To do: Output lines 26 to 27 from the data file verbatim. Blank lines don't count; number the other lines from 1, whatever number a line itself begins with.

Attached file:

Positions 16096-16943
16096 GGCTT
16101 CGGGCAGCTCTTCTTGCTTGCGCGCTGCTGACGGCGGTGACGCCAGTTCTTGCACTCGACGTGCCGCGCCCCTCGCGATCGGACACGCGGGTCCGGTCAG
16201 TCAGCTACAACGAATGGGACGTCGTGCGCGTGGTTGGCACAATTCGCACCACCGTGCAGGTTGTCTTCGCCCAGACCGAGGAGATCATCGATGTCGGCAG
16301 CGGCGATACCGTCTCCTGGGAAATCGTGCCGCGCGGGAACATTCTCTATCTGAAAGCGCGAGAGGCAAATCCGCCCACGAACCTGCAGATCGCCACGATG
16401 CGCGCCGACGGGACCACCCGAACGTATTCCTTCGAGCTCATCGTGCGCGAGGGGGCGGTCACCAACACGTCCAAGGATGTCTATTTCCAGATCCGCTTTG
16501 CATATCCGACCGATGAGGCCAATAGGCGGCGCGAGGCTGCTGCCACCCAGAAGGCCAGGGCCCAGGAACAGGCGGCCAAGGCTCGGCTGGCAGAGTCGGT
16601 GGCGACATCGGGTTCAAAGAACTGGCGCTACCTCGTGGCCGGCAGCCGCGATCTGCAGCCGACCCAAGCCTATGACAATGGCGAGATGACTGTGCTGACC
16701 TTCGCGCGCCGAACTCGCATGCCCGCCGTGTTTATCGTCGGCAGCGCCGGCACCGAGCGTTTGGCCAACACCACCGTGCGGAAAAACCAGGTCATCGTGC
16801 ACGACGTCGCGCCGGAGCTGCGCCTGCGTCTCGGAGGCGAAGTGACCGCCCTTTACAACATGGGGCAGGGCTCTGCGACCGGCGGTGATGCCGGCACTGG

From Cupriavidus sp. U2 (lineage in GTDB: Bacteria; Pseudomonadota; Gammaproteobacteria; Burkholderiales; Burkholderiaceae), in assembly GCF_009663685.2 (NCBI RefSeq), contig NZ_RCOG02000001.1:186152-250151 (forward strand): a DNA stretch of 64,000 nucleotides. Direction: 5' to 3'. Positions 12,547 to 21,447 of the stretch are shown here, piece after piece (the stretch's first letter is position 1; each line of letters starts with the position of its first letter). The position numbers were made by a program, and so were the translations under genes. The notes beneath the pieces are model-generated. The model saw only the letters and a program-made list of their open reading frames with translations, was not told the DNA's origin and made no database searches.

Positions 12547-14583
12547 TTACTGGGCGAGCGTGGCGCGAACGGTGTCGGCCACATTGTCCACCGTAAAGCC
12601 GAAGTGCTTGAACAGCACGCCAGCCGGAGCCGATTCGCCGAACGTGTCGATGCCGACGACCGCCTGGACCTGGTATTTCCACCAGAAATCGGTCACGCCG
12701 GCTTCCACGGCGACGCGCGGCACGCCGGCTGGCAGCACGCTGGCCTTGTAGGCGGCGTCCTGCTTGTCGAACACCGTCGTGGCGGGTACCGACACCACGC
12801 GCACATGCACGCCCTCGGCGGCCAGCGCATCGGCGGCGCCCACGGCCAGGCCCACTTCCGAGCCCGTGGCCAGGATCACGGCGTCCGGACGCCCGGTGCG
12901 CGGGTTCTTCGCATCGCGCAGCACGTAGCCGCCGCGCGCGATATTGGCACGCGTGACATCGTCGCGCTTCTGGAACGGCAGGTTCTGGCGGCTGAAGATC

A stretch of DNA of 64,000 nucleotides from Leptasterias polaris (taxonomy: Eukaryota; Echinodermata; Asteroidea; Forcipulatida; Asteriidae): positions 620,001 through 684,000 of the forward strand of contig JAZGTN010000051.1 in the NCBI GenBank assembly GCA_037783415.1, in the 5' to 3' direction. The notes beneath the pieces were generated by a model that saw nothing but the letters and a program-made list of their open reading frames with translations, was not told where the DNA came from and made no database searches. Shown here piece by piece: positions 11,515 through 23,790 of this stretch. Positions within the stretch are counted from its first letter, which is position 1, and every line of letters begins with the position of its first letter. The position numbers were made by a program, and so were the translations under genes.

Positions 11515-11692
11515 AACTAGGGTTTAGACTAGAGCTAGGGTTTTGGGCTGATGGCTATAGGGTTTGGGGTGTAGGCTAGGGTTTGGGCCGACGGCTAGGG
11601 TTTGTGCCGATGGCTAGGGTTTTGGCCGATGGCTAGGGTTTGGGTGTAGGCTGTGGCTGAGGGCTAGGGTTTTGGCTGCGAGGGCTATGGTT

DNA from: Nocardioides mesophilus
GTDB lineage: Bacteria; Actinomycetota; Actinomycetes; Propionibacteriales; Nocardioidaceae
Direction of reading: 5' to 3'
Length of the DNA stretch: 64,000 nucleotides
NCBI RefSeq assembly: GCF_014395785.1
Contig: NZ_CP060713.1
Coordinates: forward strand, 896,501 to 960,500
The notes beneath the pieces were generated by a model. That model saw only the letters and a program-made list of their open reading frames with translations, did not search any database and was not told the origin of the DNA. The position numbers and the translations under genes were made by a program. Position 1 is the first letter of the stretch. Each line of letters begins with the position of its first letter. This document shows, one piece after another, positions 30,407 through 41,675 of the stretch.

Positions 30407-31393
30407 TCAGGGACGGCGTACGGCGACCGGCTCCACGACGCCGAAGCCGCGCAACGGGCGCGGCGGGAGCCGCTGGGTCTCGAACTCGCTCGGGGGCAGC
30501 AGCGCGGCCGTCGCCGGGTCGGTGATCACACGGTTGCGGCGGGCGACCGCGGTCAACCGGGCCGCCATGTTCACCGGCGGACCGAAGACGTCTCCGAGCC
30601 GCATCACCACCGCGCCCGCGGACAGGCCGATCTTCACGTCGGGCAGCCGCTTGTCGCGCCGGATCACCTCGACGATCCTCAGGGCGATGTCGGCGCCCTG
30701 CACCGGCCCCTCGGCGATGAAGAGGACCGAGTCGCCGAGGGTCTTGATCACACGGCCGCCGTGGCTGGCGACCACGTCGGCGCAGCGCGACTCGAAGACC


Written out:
NCBI RefSeq assembly: GCF_014395785.1
Contig: NZ_CP060713.1